Packaging plays an important role in increasing patient adherence. According to the World Health Organization (WHO), this is defined as ‘the extent to which a person’s behaviour – taking medication, following a diet and/or executing lifestyle changes – corresponds with agreed recommendations from a healthcare provider’.
Patient adherence is currently one of the biggest challenges that the pharmaceutical and healthcare industries are facing. In fact, research shows that patients who do not take their medicines properly cost the NHS £500 million a year.
Essentra believes that the levels of patient adherence can be improved by researching and developing innovative packaging solutions, and this has been explored in depth at the company’s Design Hub – a facility that combines aesthetic design and packaging manufacturing expertise through innovation sessions and creative workshops.
In early 2017, the company launched the patient adherence pack, an informative source that illustrates and explains the six key changes that packaging should adopt: tamper-evident features, infographics, temperature indicators, crumple zones, alert cards and instruction booklets. By recognising that packaging plays essential roles in a product’s journey – from containment, protection and communication, to security and transportation – the company has started to identify areas where manufacturers can add patient adherence-increasing features.
The basics: containment and accessibility
On a basic level, packaging is a means of containing and delivering a product to a user. Successful pharmaceutical packaging should allow the patient or healthcare professional to easily access and repack medicines, ensuring that the product and related information stay together. This gives the patient confidence that they have all the materials required to support proper use – even over long periods of time.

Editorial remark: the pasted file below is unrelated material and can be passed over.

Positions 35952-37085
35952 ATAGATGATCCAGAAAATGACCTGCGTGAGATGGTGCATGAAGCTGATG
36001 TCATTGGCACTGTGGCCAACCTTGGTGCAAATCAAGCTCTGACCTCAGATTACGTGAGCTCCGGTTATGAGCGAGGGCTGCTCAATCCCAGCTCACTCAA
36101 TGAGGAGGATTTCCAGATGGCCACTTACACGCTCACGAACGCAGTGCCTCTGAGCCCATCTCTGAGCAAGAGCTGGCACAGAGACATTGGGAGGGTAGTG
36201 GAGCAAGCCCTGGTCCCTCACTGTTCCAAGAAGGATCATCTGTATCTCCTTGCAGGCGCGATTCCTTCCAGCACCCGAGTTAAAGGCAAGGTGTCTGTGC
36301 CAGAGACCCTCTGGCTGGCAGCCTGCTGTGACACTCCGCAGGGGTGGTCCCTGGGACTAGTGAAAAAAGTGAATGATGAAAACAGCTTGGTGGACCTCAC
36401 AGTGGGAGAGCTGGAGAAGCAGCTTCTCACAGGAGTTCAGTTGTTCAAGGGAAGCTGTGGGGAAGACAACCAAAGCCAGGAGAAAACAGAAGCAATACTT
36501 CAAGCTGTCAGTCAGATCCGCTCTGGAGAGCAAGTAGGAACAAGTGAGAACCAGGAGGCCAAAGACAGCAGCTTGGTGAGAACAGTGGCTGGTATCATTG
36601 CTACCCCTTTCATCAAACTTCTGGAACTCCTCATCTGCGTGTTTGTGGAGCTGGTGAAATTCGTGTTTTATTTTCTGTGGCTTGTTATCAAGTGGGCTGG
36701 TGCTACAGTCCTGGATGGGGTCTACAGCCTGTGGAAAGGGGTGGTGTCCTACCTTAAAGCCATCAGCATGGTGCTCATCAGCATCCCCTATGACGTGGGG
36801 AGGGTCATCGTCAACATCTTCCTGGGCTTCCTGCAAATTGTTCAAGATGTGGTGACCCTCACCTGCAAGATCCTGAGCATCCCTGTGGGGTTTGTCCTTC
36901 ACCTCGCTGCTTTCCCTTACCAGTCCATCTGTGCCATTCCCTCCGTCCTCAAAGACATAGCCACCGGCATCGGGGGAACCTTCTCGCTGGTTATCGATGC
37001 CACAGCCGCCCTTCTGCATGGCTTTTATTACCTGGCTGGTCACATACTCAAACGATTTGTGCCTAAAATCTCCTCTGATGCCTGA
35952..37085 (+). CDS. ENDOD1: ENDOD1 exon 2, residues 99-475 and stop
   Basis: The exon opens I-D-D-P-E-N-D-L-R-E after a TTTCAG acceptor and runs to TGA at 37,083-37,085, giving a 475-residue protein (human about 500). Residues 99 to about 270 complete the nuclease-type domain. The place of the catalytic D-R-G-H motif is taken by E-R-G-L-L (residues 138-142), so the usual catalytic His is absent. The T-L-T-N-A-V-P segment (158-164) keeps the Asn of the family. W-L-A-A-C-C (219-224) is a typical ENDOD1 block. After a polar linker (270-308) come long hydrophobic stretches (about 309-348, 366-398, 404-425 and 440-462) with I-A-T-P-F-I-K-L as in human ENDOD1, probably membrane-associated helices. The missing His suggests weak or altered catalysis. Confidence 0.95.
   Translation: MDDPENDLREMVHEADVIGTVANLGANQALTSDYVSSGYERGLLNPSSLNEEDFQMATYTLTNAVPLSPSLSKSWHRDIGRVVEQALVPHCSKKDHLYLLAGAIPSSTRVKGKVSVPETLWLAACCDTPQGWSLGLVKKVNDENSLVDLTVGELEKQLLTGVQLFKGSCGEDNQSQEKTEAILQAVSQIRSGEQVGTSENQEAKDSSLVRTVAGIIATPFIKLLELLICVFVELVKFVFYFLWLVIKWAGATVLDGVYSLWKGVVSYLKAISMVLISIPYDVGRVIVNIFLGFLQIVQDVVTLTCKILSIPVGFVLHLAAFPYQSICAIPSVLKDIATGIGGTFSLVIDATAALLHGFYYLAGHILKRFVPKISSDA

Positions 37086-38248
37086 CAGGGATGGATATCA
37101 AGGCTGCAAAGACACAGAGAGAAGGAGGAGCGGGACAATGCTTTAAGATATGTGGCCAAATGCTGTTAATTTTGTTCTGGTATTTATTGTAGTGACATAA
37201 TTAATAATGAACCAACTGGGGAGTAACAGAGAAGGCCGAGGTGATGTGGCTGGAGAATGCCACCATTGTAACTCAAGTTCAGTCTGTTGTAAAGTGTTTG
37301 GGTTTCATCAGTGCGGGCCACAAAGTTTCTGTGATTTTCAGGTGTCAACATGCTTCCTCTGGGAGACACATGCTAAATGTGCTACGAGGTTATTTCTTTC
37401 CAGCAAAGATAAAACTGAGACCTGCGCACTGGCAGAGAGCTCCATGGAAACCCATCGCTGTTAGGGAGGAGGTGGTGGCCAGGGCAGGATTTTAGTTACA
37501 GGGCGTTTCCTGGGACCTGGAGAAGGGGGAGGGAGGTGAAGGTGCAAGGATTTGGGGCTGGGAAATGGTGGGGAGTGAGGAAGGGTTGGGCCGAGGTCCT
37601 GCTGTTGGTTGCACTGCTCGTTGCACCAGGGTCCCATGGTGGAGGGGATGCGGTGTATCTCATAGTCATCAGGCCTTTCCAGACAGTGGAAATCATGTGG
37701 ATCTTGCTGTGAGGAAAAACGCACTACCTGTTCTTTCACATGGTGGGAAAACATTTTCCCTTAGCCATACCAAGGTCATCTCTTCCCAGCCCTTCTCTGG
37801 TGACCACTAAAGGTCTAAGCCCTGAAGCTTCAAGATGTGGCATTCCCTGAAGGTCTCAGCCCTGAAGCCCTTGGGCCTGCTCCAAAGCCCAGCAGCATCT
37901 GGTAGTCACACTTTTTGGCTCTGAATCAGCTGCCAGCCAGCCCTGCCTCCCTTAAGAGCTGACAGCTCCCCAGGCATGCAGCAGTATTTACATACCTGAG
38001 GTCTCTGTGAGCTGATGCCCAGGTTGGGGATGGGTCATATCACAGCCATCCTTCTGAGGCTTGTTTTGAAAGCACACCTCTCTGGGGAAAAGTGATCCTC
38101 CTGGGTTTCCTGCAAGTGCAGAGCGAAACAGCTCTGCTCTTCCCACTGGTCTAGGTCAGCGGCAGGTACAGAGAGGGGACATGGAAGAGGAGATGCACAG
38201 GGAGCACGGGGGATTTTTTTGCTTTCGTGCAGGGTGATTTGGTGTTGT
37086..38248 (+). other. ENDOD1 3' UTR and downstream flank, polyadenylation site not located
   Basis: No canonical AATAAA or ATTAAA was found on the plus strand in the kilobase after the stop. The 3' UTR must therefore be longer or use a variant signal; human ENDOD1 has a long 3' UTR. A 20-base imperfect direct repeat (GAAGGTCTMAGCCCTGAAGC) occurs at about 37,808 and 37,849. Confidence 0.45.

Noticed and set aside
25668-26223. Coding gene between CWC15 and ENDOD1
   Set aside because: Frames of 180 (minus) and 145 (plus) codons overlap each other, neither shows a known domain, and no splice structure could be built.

Detailed literature: communication and information
Packaging plays a critical role in communicating the information needed for patients to take their medicines correctly. In order to ensure that packaging is as clear as possible, pharmaceutical companies need to provide detailed literature that caters to multiple audiences; instructions in multiple languages is one such factor that must be considered, among others. Printed text should be sized and coloured appropriately, and displayed in an easy-to-read font.
Industry players must foster understanding and reassure patients with information that is delivered in an easily digestible format, which uses striking design features, including graphs or infographics. Images are particularly important for those who are illiterate; according to the United Nations Educational, Scientific and Cultural Organization (UNESCO) Institute of Statistics, the global illiteracy rate was 15.9% in 2013 and impacted approximately one in six people. In addition, braille can be used to support patients who are partially or fully blind in administering their medications.
If a carton or bottle’s size is insufficient for displaying the high volume of information required, then manufacturers can employ various features – such as booklet labels or leaflets – that enable customers to easily navigate supplementary material.
The entire product cycle: protection and transportation
Packaging plays an essential role in the protection and transportation of medication by guaranteeing that it can be delivered efficiently and safely from the manufacturer to others in the supply chain before reaching end consumers. Simple factors, such as shape and structure, can help immensely when packing and stacking large quantities of products that will be shipped. On a more sophisticated level, multiple intricate elements can be installed, including smart packaging or digital product information with QR codes. For vials and other fragile medical instruments, packaging may need to include crumple zones – a carton board that is designed to be shaped around the contents’ form so products do not move and can withstand impact. These are vital for protecting delicate medication in transit.
Pharmaceutical companies must also recognise that protection extends throughout the entire product cycle. Even when the medicine has been successfully delivered to patients, consumers must be able to store the product safely in their home. For example, manufacturers can use thermochromic inks, which are activated by high or low temperatures, to monitor storage conditions that may impact drug efficacy.
Every one of these basic elements has the ability to add value, and increase patient adherence by using intelligent and targeted design practices. Although these design tools may not completely solve the issue of low patient adherence, the effectiveness of employing these practices should not be underestimated. Secondary packaging components are materials that are already delivered as a part of the product offering, and amending these makes a noticeable difference in adherence.
Developing a successful product should not end with the product itself; manufacturers must always think of the complete offering, including packaging, delivery and after care, in order to provide patients with a holistic solution.